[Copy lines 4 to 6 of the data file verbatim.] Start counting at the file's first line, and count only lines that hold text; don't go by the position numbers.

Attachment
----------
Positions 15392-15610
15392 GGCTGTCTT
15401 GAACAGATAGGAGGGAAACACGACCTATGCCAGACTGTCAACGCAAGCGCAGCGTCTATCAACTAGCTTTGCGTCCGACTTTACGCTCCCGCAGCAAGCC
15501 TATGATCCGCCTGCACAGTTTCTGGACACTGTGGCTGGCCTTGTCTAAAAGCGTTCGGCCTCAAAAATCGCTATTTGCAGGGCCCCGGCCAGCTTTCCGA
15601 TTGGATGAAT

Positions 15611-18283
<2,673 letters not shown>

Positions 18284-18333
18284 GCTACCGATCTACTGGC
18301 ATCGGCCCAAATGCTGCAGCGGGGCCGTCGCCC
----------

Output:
15501 TATGATCCGCCTGCACAGTTTCTGGACACTGTGGCTGGCCTTGTCTAAAAGCGTTCGGCCTCAAAAATCGCTATTTGCAGGGCCCCGGCCAGCTTTCCGA
15601 TTGGATGAAT

Positions 15611-18283